Thursday, February 12, 2009

Linky Gablinky--veinglory

Is the Kindle's read aloud feature illegal? (and does anyone really care?)

Lycos/Angelfire/Tripod closing in the UK/Europe on Feb 15--complete data loss. (Back up now!) (Does not apply to US sites).

Someday someone might write an article about epublishing where they talk to an actual successful epublisher. (Crazy idea, I know.)

7 comments:

Angela James said...

I am not surprised they interviewed Richard Nash. He's a brilliant man and considered quite a publishing visionary.

Amy Redwood said...

No idea if Kindle's text-to-speech feature is illegal, but who would want to listen to a computerized voice tell a story anyway?

Linda Mooney said...

Open a PDF of your book. If you're using Adobe, go to VIEW. Scroll down to READ ALOUD. How is this different?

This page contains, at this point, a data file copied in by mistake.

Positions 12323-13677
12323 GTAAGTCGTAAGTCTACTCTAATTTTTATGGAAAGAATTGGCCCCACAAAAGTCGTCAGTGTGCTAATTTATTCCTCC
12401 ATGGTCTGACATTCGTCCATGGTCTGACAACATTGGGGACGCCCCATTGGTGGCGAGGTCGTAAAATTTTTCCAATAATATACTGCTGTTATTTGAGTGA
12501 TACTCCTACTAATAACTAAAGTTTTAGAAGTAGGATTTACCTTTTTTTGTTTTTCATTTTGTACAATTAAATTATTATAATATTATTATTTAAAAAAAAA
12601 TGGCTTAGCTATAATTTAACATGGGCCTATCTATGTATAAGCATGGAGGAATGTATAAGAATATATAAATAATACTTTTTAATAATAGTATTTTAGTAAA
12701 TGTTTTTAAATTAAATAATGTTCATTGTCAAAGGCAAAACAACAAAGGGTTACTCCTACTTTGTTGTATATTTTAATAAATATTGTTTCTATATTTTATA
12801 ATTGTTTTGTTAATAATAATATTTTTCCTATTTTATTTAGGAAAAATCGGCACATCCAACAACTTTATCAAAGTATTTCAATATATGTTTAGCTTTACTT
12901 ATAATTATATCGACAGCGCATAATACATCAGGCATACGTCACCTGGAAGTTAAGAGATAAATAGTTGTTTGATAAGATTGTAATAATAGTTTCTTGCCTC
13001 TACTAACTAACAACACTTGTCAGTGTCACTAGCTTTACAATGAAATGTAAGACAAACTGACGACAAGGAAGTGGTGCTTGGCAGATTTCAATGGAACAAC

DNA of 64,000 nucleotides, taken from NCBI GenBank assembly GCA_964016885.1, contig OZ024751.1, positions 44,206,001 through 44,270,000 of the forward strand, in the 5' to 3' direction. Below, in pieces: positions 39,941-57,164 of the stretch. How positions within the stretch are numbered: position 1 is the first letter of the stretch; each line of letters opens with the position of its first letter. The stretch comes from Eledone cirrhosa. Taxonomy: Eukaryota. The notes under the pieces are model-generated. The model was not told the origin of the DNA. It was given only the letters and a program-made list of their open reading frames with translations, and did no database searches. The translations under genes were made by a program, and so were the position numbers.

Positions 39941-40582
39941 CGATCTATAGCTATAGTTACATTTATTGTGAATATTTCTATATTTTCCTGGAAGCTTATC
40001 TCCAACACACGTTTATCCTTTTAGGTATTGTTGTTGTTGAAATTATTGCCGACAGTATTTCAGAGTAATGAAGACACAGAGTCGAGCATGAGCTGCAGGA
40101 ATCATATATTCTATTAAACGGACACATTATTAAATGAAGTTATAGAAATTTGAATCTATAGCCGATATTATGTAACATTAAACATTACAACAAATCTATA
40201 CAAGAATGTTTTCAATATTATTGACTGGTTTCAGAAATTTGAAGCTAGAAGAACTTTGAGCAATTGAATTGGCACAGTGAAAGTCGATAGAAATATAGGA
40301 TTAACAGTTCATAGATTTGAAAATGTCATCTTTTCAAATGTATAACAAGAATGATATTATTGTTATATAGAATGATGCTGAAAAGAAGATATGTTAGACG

Emily Veinglory said...

It isn;t new, except perhaps to the writers guild. But to be far auto-reading my one day equal voice talent and that might make things different?

kirsten saell said...

Why, if people are still buying the books? I don't know many people who purchase a given book in both e and print, or both e and audio. As long as they're buying a book, the author and publisher are still getting paid, right? As long as they don't transform that ebook into an actual audiobook, I just don't see a problem...

Jules Jones said...

Just to be really bitter and twisted, I suspect that one reason they don't talk to actual successful epublishers is that the genre that has been most successful in epublishing is not on the radar of many of the people who write those articles. Who wants to talk to people who publish romance? Those aren't real books...

Treva said...

And yet we manage to be successful without them. I'm sure it is very puzzling.